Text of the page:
One of the NBA’s 50 greatest players scores another basket—a deeply personal one.

Pub Date: March 8, 2016

ISBN: 978-1-4767-1686-2

Page Count: 352

Publisher: Simon & Schuster

Review Posted Online: Dec. 19, 2015

Kirkus Reviews Issue: Jan. 1, 2016

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Effectively sobering. Suffice it to say that Pop Warner parents will want to armor their kids from head to toe upon reading...

CONCUSSION

A maddening, well-constructed tale of medical discovery and corporate coverup, set in morgues, laboratories, courtrooms, and football fields.

Nigeria-born Bennet Omalu is perhaps an unlikely hero, a medical doctor board-certified in four areas of pathology, “anatomic, clinical, forensic, and neuropathology,” and a well-rounded specialist in death. When his boss, celebrity examiner Cyril Wecht (“in the autopsy business, Wecht was a rock star”), got into trouble for various specimens of publicity-hound overreach, Omalu was there to offer patient, stoical support. The student did not surpass the teacher in flashiness, but Omalu was a rock star all his own in studying the brain to determine a cause of death. Laskas’ (Creative Writing/Univ. of Pittsburgh; Hidden America, 2012, etc.) main topic is the horrific injuries wrought to the brains and bodies of football players on the field. Omalu’s study of the unfortunate brain of Pittsburgh Steeler Mike Webster, who died in 2002 at 50 of a supposed heart attack, brought new attention to the trauma of concussion. Laskas trades in sportwriter-ese, all staccato delivery full of tough guyisms and sports clichés: “He had played for fifteen seasons, a warrior’s warrior; he played in more games—two hundred twenty—than any other player in Steelers history. Undersized, tough, a big, burly white guy—a Pittsburgh kind of guy—the heart of the best team in history.” A little of that goes a long way, but Laskas, a Pittsburgher who first wrote of Omalu and his studies in a story in GQ, does sturdy work in keeping up with a grim story that the NFL most definitely did not want to see aired—not in Omalu’s professional publications in medical journals, nor, reportedly, on the big screen in the Will Smith vehicle based on this book.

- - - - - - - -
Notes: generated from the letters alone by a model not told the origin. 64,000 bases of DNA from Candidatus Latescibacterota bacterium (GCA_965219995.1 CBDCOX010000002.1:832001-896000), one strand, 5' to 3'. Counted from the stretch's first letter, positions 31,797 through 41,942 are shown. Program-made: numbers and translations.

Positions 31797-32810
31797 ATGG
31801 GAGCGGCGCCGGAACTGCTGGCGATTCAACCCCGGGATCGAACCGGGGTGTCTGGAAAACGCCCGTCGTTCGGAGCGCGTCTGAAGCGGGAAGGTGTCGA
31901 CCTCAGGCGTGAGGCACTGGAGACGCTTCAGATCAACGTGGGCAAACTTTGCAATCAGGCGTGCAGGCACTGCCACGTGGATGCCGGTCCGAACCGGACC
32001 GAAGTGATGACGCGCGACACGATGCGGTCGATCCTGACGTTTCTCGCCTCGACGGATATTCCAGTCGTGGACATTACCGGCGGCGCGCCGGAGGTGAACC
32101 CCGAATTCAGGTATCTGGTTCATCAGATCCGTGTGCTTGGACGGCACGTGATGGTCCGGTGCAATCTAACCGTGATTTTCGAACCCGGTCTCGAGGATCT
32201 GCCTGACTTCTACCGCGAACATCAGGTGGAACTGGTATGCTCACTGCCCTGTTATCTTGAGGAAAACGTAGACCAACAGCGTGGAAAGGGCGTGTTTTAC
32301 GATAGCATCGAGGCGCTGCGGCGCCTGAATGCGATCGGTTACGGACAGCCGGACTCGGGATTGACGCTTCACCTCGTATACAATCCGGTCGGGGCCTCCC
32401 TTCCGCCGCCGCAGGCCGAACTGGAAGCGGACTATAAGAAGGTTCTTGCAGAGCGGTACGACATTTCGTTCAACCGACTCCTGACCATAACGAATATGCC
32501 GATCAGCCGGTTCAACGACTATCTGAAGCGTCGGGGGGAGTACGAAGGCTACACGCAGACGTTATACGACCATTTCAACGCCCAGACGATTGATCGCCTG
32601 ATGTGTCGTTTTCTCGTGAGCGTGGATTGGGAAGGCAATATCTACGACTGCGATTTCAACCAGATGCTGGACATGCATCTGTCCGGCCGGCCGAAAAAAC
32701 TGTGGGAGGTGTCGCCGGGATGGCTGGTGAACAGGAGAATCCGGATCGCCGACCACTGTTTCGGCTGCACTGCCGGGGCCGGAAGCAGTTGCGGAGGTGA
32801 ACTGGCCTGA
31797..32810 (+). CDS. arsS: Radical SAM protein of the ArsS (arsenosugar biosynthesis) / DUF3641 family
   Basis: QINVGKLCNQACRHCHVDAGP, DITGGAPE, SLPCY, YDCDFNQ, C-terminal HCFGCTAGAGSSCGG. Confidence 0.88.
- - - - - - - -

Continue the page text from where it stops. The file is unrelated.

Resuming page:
Effectively sobering. Suffice it to say that Pop Warner parents will want to armor their kids from head to toe upon reading it.

Pub Date: Nov. 24, 2015

ISBN: 978-0-8129-8757-7

Page Count: 288

Publisher: Random House

Review Posted Online: Sept. 15, 2015

Kirkus Reviews Issue: Oct. 1, 2015